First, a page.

“Motley Crue” is not a great album. It is, however, the album they had to make. Bon Jovi survives simply because they write great songs. Def Leppard survives because they have developed a sound that is distinctly their own. But Motley Crue really wasn't much different from most of those groups now lying in that cemetery, or in the discount rack.

All that's changed.

There's no “Home Sweet Home” here. This is power-metal-grunge. It's Soundgarden meets Metallica, and more. There's “Uncle Jack” with its churning Black Sabbath-like bass-line, and “Misunderstood,” an Aerosmith/Tesla-type number unlike anything Motley has done before. It’s also one of the best things Motley has even done.

Highlights include “Hooligan's Holiday,” a song screaming with the kind of intensity which originated the metal movement and provides an “it feels good to be a little ticked-off” adolescent sensation. And “Loveshine,” a semi-acoustic number, showcases new vocalist John Corabi's easy-style vocal ability, something Motley always lacked with Neil. Corabi also plays some guitar and co-wrote all of the LP's lyrics with Nikki Sixx, who previously carried much of the load himself.

But again, it's not a great album. There are quite a few clunkers, too. On many tracks, such as the profanity-tainted “Poison Apples,” “Hammered,” and the bland “Til Death Do Us Part,” the band tries too hard to be heavier. Mick Mars' guitar playing, which previously showed an Ace Frehley and Joe Perry style and influence, doesn't fit this type of material, making him a non-factor on the album.

On “Motley Crue,” however, the songs are longer, the arrangements are more complex and the intensity level has certainly been turned up a notch, with the better songs appearing early on the disc. Sixx's bass sounds bigger and badder than ever and Tommy Lee remains one of rock's premier drummers. It's not the Motley Crue kids grew up with and it may cost them some fans, but it may also gain them some new ones. The die-hards will probably just roll with it.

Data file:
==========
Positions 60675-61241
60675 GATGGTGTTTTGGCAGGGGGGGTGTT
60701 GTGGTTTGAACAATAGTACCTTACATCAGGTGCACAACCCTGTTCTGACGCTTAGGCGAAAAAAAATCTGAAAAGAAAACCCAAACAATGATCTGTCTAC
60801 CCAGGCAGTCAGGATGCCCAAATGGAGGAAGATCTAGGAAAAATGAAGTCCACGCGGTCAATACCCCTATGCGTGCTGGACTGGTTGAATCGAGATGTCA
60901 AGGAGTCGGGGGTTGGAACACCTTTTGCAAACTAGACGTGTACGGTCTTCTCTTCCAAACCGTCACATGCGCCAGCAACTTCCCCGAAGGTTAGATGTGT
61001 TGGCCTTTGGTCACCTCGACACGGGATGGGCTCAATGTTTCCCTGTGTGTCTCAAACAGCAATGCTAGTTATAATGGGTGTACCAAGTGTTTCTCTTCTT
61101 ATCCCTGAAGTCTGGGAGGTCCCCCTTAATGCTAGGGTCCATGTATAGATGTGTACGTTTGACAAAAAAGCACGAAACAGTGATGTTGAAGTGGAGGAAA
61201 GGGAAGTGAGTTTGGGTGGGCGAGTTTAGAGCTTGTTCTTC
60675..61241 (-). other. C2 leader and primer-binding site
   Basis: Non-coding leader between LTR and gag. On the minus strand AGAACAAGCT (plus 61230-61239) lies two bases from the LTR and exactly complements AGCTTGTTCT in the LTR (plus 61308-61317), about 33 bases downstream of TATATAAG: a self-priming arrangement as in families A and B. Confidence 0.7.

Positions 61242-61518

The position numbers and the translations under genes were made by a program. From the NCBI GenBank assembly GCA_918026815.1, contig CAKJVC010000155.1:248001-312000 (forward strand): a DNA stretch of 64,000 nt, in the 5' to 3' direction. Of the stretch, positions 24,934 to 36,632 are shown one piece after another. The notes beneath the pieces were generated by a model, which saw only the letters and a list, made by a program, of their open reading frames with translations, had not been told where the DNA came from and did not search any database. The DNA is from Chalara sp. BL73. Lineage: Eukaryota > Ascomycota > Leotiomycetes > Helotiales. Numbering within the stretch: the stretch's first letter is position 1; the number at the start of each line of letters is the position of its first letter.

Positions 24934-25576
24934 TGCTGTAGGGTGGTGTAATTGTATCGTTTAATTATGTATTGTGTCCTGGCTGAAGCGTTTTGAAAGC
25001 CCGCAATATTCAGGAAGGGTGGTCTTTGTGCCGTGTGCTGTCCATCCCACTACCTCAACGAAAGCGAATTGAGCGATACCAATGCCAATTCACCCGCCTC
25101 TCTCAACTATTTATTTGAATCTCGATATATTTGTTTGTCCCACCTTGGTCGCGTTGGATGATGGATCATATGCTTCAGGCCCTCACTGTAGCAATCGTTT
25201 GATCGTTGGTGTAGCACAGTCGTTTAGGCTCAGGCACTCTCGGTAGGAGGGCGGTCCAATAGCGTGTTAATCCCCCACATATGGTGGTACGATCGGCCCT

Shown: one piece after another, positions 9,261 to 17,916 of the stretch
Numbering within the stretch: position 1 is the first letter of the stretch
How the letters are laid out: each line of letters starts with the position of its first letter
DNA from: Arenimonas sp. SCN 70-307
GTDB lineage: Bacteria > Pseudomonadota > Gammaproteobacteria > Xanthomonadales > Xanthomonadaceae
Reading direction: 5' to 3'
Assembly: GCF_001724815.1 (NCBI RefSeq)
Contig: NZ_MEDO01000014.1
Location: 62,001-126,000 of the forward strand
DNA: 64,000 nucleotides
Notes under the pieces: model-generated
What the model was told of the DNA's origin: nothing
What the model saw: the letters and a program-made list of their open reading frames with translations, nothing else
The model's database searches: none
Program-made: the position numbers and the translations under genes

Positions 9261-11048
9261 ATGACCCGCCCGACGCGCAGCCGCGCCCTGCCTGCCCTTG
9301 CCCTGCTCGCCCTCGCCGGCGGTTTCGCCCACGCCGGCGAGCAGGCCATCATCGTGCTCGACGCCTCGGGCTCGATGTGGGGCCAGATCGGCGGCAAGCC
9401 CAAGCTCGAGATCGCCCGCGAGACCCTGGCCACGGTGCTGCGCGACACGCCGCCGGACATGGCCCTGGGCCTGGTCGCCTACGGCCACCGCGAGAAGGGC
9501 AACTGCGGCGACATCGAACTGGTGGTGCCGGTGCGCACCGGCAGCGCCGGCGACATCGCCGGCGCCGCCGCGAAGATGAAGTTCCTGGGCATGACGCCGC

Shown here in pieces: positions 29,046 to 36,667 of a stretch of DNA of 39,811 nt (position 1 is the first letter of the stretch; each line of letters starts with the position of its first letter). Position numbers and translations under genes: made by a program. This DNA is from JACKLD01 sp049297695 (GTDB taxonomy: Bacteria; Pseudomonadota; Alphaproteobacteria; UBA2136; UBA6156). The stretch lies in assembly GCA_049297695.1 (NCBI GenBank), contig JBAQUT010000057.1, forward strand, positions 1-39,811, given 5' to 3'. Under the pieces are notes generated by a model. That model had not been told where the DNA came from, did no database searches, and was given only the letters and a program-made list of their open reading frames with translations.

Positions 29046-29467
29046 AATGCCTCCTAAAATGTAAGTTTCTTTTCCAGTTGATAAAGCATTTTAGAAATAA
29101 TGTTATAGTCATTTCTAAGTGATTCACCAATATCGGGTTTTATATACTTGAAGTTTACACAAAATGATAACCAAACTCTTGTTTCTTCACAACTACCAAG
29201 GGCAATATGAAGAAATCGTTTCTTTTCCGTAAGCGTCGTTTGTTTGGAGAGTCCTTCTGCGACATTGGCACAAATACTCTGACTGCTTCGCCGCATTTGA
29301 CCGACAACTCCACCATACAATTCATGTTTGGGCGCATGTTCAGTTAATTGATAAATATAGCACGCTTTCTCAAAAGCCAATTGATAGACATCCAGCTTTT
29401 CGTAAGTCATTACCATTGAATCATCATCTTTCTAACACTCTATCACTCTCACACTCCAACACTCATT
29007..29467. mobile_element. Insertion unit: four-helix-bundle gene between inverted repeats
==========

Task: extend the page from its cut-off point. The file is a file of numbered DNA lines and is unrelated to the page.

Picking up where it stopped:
You can expect a high chart debut on Billboard this week, but with the new Soundscan system, all that means is that there were many advance orders and the die-hard fans bought the record in its first week. You can give Motley Crue credit for growing a bit, and for knowing what’s happening today in music, but to determine if an album from an established act really has legs, you have to check the charts three or four weeks down the road. After that, success is in the hands on MTV. Heavy rotation means heavy sales. Period.

 * * *

The writer and the Reaper exit the house.

“What are those three empty graves up on top of that hill for?” asks the writer.

“Those are for Aerosmith, AC/DC and KISS,” he says. “They have a special place here. It doesn't look like they'll be coming here until they decide they're ready.”

“And what about that dug-out one, way over there?”

“That's for Motley Crue.”

“Well, do you think you'll need it? You've heard the record.”

“We'll know soon.”

(Originally published in The Times Leader on March 24, 1994. By the late '90s, some of the more popular '80s hard-rock bands that had been brushed aside by grunge were enjoying comebacks and back to playing before big crowds. To follow Alan K. Stout's musings on music, visit